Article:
WASHINGTON (Reuters) – Congress is poised to nearly halve the salary cap for U.S. government contractors after years of dramatic increases driven by skyrocketing executive pay.
A broad budget bill that won approval by the House of Representatives on Thursday would lower the cap to $487,000 a person, down from its current level of $952,000. The Senate is expected to pass the bill next week.
The measure would be a partial victory for the White House, which for years has sought to rein in contractor reimbursements that fund salary and other personnel costs. In May, the White House proposed limiting the reimbursement level to $400,000 a person – the amount Barack Obama earns as president.
Office of Federal Procurement Policy
Office of Management and Budget
ATTN: Ms. Aisha Hasan
725 17th Street, N.W.
Washington, D.C. 20503
Submitted via regulations.gov
Subject: Public Comments on the Use of Cost Comparisons
Dear Ms. Hasan:
The Project On Government Oversight (POGO) provides the following public comment regarding the use of cost comparisons outlined at 78 Fed. Reg. 11232 (February 15, 2013). Founded in 1981, POGO is a nonpartisan independent watchdog that champions good government reforms. POGO’s investigations into corruption, misconduct, and conflicts of interest achieve a more effective, accountable, open, and ethical federal government. POGO has a keen interest in government contracting matters, especially the important but often ignored issue of service contracting costs.
The Office of Federal Procurement Policy (OFPP) in the Office of Management and Budget (OMB) announced a public meeting on March 5, 2013, and requested public comments on “the practice of comparing the relative cost of performance by Federal employees versus contract performance in order to identify the most cost-effective source.” POGO hopes that all of the oral and written comments will be used to create a comprehensive cost comparison model that will be used when making human capital planning decisions.
Establishing a uniform, effective cost comparison model is one of the most, if not the most, important tasks facing the government today. This model, whether established by improving the A-76 process or building a new cost comparison process, must be initiated earlier in the human capital policy and planning phase. It also must compare the full life-cycle costs of outsourcing federal services to contractors with the costs of having those services performed by federal employees.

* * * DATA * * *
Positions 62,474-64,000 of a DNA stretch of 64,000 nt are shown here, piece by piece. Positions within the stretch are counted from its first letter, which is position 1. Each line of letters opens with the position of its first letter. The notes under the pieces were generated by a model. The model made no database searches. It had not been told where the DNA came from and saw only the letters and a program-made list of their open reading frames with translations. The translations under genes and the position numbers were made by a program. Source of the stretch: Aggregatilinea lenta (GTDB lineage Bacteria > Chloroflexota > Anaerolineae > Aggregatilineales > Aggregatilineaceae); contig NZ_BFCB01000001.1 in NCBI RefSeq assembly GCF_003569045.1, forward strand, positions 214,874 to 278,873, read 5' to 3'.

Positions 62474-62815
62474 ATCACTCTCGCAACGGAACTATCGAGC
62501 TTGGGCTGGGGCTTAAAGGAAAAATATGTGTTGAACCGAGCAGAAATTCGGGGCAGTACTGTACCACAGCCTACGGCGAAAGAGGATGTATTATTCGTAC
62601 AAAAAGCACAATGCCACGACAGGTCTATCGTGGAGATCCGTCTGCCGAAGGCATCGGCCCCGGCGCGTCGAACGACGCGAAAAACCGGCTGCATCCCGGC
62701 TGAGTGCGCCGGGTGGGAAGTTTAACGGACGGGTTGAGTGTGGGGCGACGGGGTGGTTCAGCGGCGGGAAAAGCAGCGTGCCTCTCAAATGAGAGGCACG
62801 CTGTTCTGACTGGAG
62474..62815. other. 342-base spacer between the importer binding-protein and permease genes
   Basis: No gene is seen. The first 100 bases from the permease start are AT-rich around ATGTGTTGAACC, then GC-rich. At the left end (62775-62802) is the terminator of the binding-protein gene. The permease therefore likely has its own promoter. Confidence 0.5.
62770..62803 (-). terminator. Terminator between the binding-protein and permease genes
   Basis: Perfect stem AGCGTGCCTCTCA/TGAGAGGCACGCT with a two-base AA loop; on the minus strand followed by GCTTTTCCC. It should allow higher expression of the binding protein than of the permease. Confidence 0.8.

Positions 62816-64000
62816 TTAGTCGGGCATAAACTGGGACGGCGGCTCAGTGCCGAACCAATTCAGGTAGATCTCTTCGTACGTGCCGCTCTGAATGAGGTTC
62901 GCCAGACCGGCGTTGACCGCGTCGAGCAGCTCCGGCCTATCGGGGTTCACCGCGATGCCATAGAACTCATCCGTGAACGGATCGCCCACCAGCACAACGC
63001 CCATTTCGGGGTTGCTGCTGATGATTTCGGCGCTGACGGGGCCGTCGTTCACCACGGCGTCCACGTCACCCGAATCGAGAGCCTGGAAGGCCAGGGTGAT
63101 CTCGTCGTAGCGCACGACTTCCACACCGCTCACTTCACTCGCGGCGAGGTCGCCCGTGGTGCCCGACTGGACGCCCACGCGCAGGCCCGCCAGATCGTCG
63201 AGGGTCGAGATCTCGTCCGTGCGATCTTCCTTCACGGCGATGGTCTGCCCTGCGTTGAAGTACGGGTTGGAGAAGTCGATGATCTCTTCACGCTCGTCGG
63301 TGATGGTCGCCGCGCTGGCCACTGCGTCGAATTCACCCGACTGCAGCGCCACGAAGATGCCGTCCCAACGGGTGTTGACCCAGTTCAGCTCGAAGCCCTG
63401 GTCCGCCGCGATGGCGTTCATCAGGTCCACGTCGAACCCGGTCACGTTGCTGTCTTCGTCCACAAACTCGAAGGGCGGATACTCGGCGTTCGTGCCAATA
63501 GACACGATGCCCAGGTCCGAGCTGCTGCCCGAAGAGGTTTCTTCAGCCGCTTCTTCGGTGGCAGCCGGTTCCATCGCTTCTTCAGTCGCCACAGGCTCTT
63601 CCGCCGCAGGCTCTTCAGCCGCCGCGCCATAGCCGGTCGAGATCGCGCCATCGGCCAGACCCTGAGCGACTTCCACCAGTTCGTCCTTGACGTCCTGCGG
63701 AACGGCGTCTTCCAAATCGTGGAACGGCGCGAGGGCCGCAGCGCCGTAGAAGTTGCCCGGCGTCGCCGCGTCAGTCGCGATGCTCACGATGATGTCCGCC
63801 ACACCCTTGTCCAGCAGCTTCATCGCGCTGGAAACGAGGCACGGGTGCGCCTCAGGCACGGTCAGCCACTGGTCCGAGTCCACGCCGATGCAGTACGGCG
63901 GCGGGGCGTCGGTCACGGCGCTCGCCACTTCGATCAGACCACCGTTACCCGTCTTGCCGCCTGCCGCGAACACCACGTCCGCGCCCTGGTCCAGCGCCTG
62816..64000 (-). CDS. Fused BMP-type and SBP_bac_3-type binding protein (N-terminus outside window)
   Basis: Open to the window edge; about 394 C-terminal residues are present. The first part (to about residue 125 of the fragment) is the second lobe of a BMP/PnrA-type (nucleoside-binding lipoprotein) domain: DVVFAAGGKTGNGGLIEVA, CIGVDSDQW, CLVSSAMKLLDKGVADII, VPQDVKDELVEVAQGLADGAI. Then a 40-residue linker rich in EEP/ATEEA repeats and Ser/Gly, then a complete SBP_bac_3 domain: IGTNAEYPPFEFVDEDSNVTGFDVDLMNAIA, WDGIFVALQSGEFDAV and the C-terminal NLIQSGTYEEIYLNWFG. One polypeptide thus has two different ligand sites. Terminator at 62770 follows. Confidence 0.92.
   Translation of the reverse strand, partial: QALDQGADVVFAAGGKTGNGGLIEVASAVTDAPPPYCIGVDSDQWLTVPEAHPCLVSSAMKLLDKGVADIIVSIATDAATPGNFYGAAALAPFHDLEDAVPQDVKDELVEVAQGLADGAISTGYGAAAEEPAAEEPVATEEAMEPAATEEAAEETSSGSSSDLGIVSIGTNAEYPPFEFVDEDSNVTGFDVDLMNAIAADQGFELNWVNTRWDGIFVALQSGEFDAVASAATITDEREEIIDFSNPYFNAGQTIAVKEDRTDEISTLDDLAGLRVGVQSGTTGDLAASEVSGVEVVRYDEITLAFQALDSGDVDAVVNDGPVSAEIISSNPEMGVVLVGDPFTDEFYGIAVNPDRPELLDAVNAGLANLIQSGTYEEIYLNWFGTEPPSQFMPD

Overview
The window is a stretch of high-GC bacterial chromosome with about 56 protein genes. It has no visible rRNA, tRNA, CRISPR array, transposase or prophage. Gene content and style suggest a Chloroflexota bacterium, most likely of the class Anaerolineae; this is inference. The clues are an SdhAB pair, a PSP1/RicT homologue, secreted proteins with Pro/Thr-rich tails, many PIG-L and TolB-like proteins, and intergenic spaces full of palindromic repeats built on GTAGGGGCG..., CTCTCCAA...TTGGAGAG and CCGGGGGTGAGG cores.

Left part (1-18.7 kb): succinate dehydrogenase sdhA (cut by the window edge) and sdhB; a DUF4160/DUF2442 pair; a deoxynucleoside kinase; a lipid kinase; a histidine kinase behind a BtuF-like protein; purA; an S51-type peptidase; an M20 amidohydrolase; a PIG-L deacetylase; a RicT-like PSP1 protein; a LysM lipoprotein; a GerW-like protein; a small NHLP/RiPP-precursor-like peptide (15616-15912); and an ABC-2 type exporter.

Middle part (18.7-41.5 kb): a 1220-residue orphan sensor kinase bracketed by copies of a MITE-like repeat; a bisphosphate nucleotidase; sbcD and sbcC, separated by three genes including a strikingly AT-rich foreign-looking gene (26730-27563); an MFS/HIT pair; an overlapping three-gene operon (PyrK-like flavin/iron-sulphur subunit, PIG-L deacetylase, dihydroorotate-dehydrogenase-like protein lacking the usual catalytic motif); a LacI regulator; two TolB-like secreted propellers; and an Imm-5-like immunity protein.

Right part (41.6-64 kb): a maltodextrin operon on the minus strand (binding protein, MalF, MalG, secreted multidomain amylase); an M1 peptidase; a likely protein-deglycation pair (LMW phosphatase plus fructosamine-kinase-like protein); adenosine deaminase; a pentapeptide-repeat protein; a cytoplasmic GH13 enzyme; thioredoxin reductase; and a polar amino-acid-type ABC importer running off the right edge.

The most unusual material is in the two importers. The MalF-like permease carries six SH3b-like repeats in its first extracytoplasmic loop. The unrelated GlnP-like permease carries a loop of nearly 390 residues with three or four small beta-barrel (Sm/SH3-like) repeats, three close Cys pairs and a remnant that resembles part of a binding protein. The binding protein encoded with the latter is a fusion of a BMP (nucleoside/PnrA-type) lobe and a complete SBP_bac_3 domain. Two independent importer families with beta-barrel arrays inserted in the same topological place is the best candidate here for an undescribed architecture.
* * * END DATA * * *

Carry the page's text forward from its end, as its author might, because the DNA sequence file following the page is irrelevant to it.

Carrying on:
In a memo quietly published in Wednesday’s Federal Register, the White House procurement chief instructed defense and civilian agency heads to raise the cap on taxpayer funds that can be used to reimburse contracting companies for the pay packages of top executives.
Beginning with contracts let in fiscal 2012, the maximum reimbursement level is $905,308, an increase of $190,000. The cap is based on a formula mandated by law, according to the memo from Joe Jordan, administrator of the Office of Federal Procurement Policy.
“Under current law, the administration has no flexibility to depart from the statutory requirement that the cap be adjusted annually based on the application of the statutorily-mandated formula,” Jordan’s memo said. “The administration has strongly reiterated the need for reforms to the current statutory framework and Congress has considered several proposals to reform the compensation cap. To date, however, Congress has not revised the cap amount or the formula for adjusting the cap,” other than enacting a small change in 2011 expanding the cap on pay on defense contracts to cover all employees, rather than the five highest-paid. Continue reading “White House Makes Few Friends in Raising Contractor Pay Cap”
Taxpayers can be billed $952,000 per contractor employee under new rule
WASHINGTON – American Federation of Government Employees National President J. David Cox Sr. today expressed his outrage at the news that the cap on annual compensation paid to contractor employees using taxpayer dollars has been increased to an astounding $952,000.
The new limit announced by the Office of Management and Budget reflects a one-year increase of nearly $190,000 and a four-year increase of 55 percent. The compensation cap has nearly quadrupled since the mid-1990s.